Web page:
Big Picture of Parent Participation in an IEP Meeting
Parent Participation in an IEP Meeting
As you walk into your IEP meeting, you see 6, 8, or 10 school/district personnel already seated at the table. Yes, you “expected” that many people as you read the list of attendees on your meeting notice. But, when you actually “see” that many people, your heart skips 10 beats!! Your thoughts are to run the other way, FAST!! Instead, you calm yourself because you have prepared for this meeting with an agenda and your concerns are written on your draft IEP. You walk into the room, head held high, sit down and pull out your draft IEP and agenda, ready to proceed with this meeting. You know you are your child’s voice, have reviewed the draft IEP, and are prepared to discuss your concerns and ask your questions so that your child will receive the Free Appropriate Public Education he/she is entitled to under the federal IDEA law.
After the meeting, your mind races with what was accomplished because you were prepared and proactively advocated for your child. But, not all parents are as pragmatic as you. Are there parents who don’t attend their child’s IEP meeting? What happens then?
Under the IDEA law, the IEP Team includes: the parents; not less than 1 Gen. Ed. teacher if the child is participating in Gen. Ed.; not less than 1 Special Ed. teacher/provider; the LEA (Local Education Agency/district) representative who is qualified to provide specially designed instruction, is knowledgeable about the Gen. Ed. curriculum and is knowledgeable about the resources of the public agency (district); an individual who can interpret instructional implications of evaluation results; at the discretion of parent or school/district, other individuals who have knowledge/special expertise regarding the child (including related services personnel); and the child when appropriate.1 Parents can also invite other participants (private therapists, family or friends, an advocate or attorney) and would need to designate their attendance on the IEP Meeting Notice that is returned to the school.
The IEP meeting should be scheduled at a mutually convenient time for the parents and the school/district. If the parents cannot attend the meeting, the school can also suggest parents attend by phone as an option; parents can ask that the meeting be rescheduled so they can attend on a more convenient day/time. If parents chose not to attend the meeting, the school/district can hold the meeting. The school/district does have a responsibility to keep records of telephone calls, correspondence, or visits to the parent home/place of employment to try to ensure parent participation.2 If no parent attends the meeting, the IEP team could end up with only 2-3 people at meeting: 1 Gen. Ed. teacher (if the child participates in Gen. Ed.), 1 Special Ed. teacher/provider, and the LEA.3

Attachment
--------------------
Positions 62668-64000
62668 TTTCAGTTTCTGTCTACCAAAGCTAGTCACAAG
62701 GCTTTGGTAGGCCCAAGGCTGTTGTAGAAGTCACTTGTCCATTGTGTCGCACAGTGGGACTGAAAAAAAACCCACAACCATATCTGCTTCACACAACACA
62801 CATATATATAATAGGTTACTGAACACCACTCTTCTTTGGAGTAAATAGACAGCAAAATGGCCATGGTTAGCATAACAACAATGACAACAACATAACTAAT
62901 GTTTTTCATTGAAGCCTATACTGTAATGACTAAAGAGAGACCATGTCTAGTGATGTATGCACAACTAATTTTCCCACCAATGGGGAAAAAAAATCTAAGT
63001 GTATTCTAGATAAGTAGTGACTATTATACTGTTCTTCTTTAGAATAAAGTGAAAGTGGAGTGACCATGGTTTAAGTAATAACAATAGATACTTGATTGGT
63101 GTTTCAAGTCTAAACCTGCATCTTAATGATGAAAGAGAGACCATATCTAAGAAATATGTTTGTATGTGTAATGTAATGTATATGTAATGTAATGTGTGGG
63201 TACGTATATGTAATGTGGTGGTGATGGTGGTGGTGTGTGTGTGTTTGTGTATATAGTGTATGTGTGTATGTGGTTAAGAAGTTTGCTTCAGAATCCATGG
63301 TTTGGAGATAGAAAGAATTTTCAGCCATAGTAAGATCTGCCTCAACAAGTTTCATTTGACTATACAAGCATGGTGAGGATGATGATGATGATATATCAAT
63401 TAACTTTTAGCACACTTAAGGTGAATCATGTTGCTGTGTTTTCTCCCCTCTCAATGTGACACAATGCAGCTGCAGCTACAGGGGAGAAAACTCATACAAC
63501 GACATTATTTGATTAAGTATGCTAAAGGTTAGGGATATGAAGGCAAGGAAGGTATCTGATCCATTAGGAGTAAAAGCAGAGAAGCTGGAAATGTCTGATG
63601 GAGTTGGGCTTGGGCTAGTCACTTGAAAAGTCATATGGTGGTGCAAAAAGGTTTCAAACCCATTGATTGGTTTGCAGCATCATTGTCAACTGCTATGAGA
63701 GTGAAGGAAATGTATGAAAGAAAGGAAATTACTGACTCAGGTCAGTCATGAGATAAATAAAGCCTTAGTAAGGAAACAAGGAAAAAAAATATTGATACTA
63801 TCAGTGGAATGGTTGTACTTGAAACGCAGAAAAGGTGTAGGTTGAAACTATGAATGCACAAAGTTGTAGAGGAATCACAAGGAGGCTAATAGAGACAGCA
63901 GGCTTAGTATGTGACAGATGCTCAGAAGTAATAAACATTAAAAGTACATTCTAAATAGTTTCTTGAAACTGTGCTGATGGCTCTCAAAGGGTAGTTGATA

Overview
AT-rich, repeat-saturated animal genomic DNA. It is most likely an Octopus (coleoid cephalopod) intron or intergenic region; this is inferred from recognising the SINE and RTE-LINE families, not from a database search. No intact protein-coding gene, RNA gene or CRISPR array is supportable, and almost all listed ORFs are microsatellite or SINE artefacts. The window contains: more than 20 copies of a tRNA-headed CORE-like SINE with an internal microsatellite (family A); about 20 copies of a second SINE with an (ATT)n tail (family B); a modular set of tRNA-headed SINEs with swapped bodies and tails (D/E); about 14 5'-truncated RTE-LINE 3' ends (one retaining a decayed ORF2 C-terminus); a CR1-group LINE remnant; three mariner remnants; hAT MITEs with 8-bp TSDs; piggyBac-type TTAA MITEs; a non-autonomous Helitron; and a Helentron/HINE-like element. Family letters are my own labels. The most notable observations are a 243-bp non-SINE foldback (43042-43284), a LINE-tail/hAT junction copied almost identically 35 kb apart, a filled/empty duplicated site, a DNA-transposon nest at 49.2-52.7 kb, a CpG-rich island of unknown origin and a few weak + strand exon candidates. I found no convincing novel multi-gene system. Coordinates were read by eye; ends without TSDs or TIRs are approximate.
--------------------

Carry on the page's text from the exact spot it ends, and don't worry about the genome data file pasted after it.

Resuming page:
You are your child’s voice and as that voice, parents should make every effort to attend the IEP and prepare for that meeting. Ask that a draft copy of the “new” IEP be provided to you several days prior to the meeting so that you can review, digest it, and then create an agenda and write your concerns down. Check that all information (specifically the medical and history!!) is correct. Ensure that the “present levels” are current. Read through the goals – are they SMART (Specific, Measurable, use Action words, are Realistic and Relevant, and are Time limited)?4 These may need to be tweaked at the meeting to necessitate that each goal is a SMART goal. Parents don’t need to know “how” to rewrite the goal but you will want to express your concerns to the IEP Team and then discuss them as a team. Don’t leave the meeting until you are satisfied with the IEP and understand each part of the legal document.
Our children learn from us, so share what the IEP is all about and provide them options to advocate for themselves. These are some of the first steps for our kiddos to learn to self-advocate!
Doreen Franklin Doreen is a Special Ed Advocate and parent of 2 adopted daughters with diverse special needs. She assists parents with their understanding of legal policy, procedures, rights, & responsibilities under IDEA so parents can learn to collaboratively advocate for their child. She has been an Advocate & Coach since 2005. Doreen is also a private tutor and homeschooled her older daughter.
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- How can parents prepare for an IEP Meeting? (Part 1)
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- Whether it’s Your First IEP or You’re a Pro: 10 things to Cover at the Meeting
- Requests Prior to IEP Meetings: Eval Reports and Draft IEPs
- The Politics of Special Education: The Information You Need Right Now
- Is the IEP Individualized or Cookie-Cutter?
- Rock Your Next IEP: Tips for a Successful IEP Meeting
- Beyond the IEP Team: 6 Tips for Parent Participation at School
- Should My Child Attend the IEP Meeting?
- IEP Meeting Overwhelm? How to Avoid It!
- Calm Your Nerves – Know What To Expect At An IEP Meeting
- The Importance of S.M.A.R.T IEP Goals
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This post originally appeared on our January/February 2019 Magazine